Minnesota Vikings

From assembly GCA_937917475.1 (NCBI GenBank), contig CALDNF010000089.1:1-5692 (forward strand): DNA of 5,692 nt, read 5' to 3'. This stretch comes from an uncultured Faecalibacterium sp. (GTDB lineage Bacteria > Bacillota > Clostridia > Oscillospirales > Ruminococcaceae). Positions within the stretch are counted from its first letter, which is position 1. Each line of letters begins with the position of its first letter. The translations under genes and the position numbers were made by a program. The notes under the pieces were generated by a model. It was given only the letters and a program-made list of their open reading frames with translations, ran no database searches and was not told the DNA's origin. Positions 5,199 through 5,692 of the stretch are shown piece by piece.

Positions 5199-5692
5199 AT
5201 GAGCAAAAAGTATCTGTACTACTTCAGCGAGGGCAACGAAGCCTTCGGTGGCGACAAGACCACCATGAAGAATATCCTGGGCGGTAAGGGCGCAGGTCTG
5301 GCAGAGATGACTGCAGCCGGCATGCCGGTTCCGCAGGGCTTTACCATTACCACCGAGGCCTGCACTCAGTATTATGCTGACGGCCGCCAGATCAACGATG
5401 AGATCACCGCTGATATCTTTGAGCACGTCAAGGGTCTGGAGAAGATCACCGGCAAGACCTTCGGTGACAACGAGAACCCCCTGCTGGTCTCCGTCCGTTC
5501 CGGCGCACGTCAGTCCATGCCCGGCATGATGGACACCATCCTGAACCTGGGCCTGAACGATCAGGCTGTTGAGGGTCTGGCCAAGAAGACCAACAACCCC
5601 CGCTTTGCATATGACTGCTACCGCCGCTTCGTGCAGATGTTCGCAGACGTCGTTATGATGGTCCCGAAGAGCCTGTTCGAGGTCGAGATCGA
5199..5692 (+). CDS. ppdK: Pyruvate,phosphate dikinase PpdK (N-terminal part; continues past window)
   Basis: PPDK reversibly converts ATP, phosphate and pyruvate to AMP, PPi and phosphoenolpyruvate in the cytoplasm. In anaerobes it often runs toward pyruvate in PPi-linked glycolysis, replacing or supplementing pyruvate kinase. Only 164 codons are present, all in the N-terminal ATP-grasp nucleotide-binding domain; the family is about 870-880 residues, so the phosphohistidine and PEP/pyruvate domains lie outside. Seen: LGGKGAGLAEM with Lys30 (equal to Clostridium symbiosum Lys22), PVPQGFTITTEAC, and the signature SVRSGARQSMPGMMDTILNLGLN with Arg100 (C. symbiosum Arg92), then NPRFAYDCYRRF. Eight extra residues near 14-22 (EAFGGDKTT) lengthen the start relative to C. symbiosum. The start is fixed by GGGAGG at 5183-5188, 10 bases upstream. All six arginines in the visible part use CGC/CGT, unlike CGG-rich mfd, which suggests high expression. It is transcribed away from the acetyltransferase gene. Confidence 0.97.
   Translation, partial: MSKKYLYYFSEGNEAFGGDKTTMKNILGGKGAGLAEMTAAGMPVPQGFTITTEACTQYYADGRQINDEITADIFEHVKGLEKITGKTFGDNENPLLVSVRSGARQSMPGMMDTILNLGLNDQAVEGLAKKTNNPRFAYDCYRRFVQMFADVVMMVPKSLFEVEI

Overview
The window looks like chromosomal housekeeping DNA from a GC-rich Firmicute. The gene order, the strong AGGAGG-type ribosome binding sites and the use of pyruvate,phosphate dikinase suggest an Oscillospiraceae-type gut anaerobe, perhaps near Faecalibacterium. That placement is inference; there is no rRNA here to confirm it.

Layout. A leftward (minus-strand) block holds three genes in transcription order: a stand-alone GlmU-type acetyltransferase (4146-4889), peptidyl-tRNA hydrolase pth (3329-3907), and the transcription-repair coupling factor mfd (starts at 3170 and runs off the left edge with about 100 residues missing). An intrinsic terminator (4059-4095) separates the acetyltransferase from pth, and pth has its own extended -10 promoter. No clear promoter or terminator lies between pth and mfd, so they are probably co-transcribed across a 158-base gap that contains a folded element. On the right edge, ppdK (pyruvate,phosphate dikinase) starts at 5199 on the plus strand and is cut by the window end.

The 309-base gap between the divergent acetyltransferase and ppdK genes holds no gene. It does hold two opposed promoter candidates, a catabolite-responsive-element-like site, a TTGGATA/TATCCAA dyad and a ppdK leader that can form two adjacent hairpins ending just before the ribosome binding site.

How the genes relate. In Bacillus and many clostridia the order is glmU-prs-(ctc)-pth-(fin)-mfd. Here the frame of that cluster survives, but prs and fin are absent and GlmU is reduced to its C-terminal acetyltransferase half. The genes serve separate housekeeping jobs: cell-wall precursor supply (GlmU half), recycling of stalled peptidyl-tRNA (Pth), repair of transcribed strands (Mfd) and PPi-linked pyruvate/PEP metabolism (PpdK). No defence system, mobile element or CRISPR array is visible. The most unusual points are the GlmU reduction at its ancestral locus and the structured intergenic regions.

You've got to hand it to the Vikes. The 2001 season was among the most wretched spectacles in the franchise's storied history. Nothing went right. It began appallingly, with the heat-stroke death of All Pro offensive tackle Korey Stringer during a preseason practice. Then there were the repeated Randy Moss meltdowns. Losses to NFL laughingstocks like the Carolina Panthers and Detroit Lions. And ultimately, the week of the dismal finale in Baltimore, the abrupt resignation of longtime coach Dennis Green. In the ensuing months, the bad news continued unabated, with nary an encouraging sign in sight. A parade of starters--including the Vikes' best defensive player, safety Robert Griffith--assessed their prospects and promptly fled for free agency. By March it had begun to look as if Red McCombs was intent on swiping a page from Carl Pohlad's playbook, applying the dreaded budget-ball business model. And what, in the midst of all these uninspiring, fan-alienating developments were the Vikings' brass up to? They were down at the state capitol, panhandling for a new stadium. That's right: At a time of enormous state deficit, a national recession, and massive international uncertainties--not to mention a far more pressing stadium debate that involves the very fate of Major League Baseball in Minnesota--the Vikes went money-grubbing. That takes more than garden-variety gall. That takes chutzpah.


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